New Champions League plans are just like European Super League proposals

promise promise.

According to President Aleksander Ceferin, Uefa could be counted on to ever prevent something like the European Super League.

Aleksander Ceferin's Champions League plans are designed to keep the big clubs at the top - just like the European Super League


Aleksander Ceferin’s Champions League plans are designed to keep the big clubs at the top – just like the European Super LeaguePhoto credit: Reuters

His exact words were, “Teams will always qualify and enter our competitions on merit, not in a closed shop run by a select few.”

Now, in a Putin-like about-face, he is unveiling a scheme whereby two teams with historic records would be admitted to the Champions League in two years without qualifying through a top finish in domestic competition.

Regardless of how the argument is disguised, the fact is that he and a group called the European Club Association nod to a rich boys’ club that doesn’t like the idea of ​​fair competition at home and doesn’t leave them a ticket to more big money abroad.

Those dollars will get bigger.

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Uefa intends to add four clubs to the original 32 clubs and turn the first round of their inaugural competition into a single table with ten draws for each club.

What we haven’t been told is how the opponents will be chosen – not pulled out of a hat, you can be sure of that.

My deepest suspicion is that a ranking system is being fixed to further increase the chances of the continent’s aristocrats reaching the knockout stages of 16 clubs.

The professionals have to wait another season.

If Ceferin thinks all is fair in love and football, then I guarantee everyone but Falling Giants supporters not. Their failures are the result of their own inadequacies, and in the meantime, better-managed, ambitious clubs are sidelined.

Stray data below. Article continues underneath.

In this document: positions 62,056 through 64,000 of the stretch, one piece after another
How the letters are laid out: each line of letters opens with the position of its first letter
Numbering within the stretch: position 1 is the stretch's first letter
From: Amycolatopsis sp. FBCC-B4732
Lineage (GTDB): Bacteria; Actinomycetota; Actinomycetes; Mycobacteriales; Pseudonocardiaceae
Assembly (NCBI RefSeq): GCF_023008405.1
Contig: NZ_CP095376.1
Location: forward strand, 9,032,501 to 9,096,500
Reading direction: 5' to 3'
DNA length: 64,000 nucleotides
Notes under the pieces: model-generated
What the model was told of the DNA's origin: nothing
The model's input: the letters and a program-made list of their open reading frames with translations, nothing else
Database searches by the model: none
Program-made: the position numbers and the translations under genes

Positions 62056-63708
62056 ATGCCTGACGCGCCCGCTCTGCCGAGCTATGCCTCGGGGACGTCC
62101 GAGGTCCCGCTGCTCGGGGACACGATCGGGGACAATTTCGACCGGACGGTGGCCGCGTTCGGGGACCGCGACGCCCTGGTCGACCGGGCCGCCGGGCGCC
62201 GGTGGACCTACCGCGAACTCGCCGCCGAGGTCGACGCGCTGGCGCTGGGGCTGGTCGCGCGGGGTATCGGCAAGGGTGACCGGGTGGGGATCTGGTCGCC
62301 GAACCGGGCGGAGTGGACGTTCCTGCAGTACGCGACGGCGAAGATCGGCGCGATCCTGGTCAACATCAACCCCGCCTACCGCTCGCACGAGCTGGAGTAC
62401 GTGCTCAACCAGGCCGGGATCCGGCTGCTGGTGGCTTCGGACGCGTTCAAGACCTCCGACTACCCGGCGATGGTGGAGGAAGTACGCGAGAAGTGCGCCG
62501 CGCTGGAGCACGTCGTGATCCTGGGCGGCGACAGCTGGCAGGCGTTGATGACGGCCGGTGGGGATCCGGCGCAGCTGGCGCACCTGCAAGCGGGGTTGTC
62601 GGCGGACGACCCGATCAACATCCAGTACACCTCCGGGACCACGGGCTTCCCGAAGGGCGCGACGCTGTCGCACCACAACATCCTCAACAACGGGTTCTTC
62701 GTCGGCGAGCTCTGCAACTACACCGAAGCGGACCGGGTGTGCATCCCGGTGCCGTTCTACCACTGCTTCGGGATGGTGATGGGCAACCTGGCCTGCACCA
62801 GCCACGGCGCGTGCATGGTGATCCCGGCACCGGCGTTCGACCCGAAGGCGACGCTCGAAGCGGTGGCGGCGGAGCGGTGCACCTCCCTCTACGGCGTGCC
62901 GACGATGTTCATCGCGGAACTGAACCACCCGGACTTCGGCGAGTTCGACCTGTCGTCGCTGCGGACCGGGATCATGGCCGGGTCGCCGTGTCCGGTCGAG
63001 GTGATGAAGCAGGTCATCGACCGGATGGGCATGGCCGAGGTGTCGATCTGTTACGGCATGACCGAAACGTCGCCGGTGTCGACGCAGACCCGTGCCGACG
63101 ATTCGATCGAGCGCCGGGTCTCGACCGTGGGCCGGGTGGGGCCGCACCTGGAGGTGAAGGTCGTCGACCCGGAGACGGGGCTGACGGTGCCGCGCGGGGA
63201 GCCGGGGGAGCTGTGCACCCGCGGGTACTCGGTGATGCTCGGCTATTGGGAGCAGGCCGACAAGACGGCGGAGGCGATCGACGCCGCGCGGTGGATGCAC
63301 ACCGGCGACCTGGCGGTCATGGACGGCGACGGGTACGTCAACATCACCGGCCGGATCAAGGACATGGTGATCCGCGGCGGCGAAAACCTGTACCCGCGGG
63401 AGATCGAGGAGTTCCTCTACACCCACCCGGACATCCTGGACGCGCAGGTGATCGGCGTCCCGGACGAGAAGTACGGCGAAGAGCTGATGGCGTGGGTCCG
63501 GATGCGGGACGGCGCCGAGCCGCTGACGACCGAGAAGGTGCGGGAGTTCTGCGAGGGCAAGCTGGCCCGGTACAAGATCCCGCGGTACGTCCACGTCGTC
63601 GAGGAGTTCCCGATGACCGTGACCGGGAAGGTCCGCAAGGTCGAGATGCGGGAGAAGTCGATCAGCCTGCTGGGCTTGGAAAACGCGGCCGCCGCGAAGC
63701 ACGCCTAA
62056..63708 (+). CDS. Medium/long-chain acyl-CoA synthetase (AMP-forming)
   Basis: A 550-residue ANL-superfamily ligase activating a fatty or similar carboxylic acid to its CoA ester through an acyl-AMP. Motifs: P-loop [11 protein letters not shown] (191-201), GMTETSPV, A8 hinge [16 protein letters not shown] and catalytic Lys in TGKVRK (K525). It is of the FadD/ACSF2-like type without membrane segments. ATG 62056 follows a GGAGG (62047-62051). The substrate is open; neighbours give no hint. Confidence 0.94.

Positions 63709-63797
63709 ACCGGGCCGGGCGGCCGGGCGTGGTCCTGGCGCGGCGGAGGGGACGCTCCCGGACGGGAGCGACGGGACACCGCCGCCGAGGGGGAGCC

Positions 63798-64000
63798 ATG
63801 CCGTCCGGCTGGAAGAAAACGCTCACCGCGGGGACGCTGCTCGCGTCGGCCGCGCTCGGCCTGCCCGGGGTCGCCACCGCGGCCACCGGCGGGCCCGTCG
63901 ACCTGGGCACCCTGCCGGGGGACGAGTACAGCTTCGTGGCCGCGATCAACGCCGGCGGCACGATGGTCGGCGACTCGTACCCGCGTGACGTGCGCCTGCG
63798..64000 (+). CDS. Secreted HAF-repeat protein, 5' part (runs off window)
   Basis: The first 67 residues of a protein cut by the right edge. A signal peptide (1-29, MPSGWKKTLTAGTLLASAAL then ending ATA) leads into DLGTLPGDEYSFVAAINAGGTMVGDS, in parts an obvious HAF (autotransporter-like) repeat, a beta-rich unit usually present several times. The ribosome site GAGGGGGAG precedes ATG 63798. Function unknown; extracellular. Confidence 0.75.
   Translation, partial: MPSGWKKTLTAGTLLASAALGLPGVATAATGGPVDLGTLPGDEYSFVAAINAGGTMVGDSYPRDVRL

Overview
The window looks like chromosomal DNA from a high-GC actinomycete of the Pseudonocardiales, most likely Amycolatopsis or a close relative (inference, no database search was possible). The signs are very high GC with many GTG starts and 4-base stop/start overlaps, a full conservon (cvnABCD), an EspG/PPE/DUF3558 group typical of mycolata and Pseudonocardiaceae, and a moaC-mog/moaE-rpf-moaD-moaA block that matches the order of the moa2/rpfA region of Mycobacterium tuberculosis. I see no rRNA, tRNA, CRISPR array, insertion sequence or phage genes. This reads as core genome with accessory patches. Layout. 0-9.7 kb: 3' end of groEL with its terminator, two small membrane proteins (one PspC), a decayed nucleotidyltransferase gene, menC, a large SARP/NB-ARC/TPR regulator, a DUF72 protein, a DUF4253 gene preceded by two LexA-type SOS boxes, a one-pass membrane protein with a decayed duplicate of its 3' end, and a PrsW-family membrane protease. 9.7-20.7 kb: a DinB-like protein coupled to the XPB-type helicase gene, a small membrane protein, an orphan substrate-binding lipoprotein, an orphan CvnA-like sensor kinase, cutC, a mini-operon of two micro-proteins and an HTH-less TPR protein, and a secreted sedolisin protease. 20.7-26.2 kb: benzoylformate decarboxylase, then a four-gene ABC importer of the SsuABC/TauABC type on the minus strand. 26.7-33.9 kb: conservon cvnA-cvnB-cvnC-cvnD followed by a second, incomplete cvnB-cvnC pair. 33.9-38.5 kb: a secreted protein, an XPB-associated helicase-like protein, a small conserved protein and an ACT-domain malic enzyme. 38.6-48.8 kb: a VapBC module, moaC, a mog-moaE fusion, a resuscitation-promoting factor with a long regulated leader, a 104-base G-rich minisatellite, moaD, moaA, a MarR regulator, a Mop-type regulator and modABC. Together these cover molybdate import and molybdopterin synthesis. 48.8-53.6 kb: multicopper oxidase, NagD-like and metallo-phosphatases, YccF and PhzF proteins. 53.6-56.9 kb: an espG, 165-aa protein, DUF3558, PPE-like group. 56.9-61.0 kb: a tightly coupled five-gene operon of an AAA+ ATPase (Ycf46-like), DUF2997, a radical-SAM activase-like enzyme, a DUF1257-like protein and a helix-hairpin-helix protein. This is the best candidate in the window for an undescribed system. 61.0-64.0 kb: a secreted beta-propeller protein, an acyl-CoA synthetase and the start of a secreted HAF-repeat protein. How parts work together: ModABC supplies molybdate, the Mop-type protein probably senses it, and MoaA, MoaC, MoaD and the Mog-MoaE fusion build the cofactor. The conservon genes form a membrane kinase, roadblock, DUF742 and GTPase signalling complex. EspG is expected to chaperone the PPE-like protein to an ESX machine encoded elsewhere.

In Ceferin’s system, a club finishing fifth in the Premier League, for example, could be left out in favor of another finishing sixth or even seventh.
I make this a protection racket and it has no place anywhere, let alone in competitive sports.

When competition is corrupted by money, as boxing once was, public interest dwindles.

Football is miles from being fixed, but even a whiff of off-stage deals is enough to raise doubts.

In three of the last five seasons, Arsenal would have qualified for the Champions League without ever finishing fourth in the league under Ceferin’s suggestions.

This would be a perfect result for Uefa planners, but hardly for a number of teams in other countries who have better competitive aspirations but don’t draw the crowds or, most importantly, TV networks’ appetites.

English football is watched with enthusiasm around the world. The reasons for such support are obvious. Our teams are made up of internationally known players who value their work and salary.

In general, they play fun, exciting football and know that winning the Premier League is a prize of great value.

And also a word on championship. It draws the game’s third-highest attendance and it’s no wonder, as effort and excitement buzz through every game.

It also has a promotion and relegation system that is understandable for children as young as six or seven. However, not in the future.

For all of us, the Uefa plan to be examined shortly is so complicated that its proud claim of ‘a coefficient based on historical performance’ dulls my heart and mind.

A year ago, Ceferin also commented: “Our game has become the greatest sport in the world based on open competition, integrity and sporting merit and we cannot and will not allow that to change. Never.”

So much for promises. New Champions League plans are just like European Super League proposals


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